Yokozuna v. Virgil.
Weighing in at a slim, trim, ripped, buff, cut, chiselled, hammered and JAAAAAAAAAACKED 505 pounds, Yoko was at least looking human at this point. Virgil was looking flattened and splattered in 19 different places about 5 minutes later, however.
Sean Mooney interviews Savage and Hennig, and it’s TURKEYS FOR EVERYONE! Whoo-hoo!
The Beverlys & Money Inc. v. The Nasty Boys & The Natural Disasters.
Elimination rules. Blake (Mike Enos) gets creamed by the faces for quite a while. Dibiase looks way awesome in white. It becomes a heat segment on Sags. Of the bunch, he sucks the least, so that’s a good thing. The heels do manage to carry the match remarkably well, given the constraints of talent (Nasty Boys) and evolution (Typhoon). Hot tag to Earthquake and Beau gets sat on for the first pin. The Beverlys are eliminated. Heat segment on Earthquake, then hot tag to SHOCKMASTER, who luckily doesn’t trip on the way in. Poor guy will never that down but it’s Fred Ottman so who gives a shit. Typhoon tosses Dibiase and wipes out IRS, but that sneaky Ted hooks the leg from his position on his ass on the floor and IRS gets a cheap pin to eliminate the Disasters. He stands up to celebrate and Sags rolls him up for the fast pin to win the match. Que? I thought the point was to build the Nasty Boys – Money Inc. issue. Well, whatever, it was actually quite watchable up to the goofy ending.
Virgil gives a dire warning: Yokozuna is a menace not just to the WWF, but to society in general. He warns Bret Hart to beware. Hmm, he missed his calling as a bootlick—he should have been a booker…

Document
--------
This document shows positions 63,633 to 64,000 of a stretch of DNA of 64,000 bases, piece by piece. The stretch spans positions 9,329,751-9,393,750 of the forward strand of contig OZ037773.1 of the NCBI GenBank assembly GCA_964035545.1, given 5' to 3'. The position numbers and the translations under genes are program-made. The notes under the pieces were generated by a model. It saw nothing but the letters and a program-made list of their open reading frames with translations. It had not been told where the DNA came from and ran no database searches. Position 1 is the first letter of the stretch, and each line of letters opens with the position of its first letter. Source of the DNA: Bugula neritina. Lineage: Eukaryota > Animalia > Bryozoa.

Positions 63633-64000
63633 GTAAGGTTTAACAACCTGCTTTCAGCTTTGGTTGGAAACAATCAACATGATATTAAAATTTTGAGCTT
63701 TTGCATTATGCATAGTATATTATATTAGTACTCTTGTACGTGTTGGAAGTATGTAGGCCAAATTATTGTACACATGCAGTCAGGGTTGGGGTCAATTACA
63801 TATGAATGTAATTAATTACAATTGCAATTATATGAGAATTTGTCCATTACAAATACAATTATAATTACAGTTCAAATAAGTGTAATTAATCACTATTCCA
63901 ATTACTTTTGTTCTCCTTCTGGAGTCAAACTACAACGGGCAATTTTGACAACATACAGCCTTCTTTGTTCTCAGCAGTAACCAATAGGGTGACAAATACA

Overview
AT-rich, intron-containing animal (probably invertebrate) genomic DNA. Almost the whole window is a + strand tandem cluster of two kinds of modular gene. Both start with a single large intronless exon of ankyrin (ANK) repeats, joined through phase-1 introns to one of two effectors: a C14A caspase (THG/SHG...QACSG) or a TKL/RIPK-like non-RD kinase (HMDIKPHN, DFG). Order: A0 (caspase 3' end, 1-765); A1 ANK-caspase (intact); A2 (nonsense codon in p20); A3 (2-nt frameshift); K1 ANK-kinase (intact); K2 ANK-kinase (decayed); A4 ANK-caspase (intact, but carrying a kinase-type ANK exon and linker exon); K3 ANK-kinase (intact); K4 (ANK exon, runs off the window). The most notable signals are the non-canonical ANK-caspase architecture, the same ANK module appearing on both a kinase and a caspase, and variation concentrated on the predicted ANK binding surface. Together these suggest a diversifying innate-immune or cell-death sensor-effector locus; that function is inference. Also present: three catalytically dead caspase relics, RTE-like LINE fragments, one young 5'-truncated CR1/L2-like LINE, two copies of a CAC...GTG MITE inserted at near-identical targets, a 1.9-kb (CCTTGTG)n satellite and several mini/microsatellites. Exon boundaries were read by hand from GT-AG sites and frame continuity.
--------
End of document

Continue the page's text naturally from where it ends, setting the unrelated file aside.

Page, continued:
Casket match: The Undertaker v. Kamala.
Ah, how UT must yearn for the simpler days of yore, when the worst he had to worry about was a fat cannibal and the occasional voodoo master. Kamala is terrified of the Undertaker, as if you couldn’t tell from his horrible over-acting. Blah blah blah, Kamala with three FAT CANNIBAL SPLASHES OF DEATH but UT does the zombie situp, whacks him with the urn and rolls him into the casket.
Rating: Call it, oh, -**.
UT nails the coffin shut for good measure.
Sean Mooney with the SHOW STOPPER, THE SCENE STEALER, THE MAIN EVENT, THE ICON, THE HEARTBREAK KID, Shawn Michaels! Okay, none of those nicknames actually applied in 1992, but he was the Intercontinental champion. He gives a lousy interview, proving that he wasn’t a god…yet.
WWF World title match: Bret Hart v. Shawn Michaels.
Slow start. Shawn and Bret have a little side-bet or something where the winner is the person who can melodramatically sell the weakest move with the most pained expression on his face. Not a criticism, mind you. Bret works on the arm. Shawn comes back, but keeps it mat-based. Oodles of psychology here. Shawn misses a charge and Bret misses the elbow. Shawn retakes control but it’s the FIVE MOVES OF DOOM! And of course Shawn gets crotched on the top rope, because otherwise it’d be like Christmas without Xanta Claus. Weak ref bump leads to nada. Odd moment: At the point where Bret is weakened and Shawn would normally “cue up the band”, he kind of meanders around a bit, as if looking for something to do, because he doesn’t start doing that for another 3 years. But he seems to know that there’s something he should be doing there, ya know? Anyway, they trade some normal sequences and then BANG! out of nowhere, the superkick. Bret is out but since the lame-o teardrop suplex is Shawn’s finisher, he tries that instead. Bret blocks but Shawn hits on the second try, but only gets two. Shawn to the top rope, Bret catches him coming off, Sharpshooter, see ya. Excellent match.
The Bottom Line:
1992 was the transition year from Hulkamania to “maybe this wrestling stuff can work on top after all”. Yokozuna spent a year or so dragging down the main event further, but by 1994 Bret Hart and Shawn Michaels ruled the upper card and the workers didn’t get knocked off until 1995. Survivor Series and to a lesser extent Summerslam showed that a so-so undercard with a kick-ass main event could produce good results without The Orangle Goblin or the Babbling Maniac.
A pretty good card overall, by pre-Clique standards. Mildly recommended card, if only for the tag match and the main event.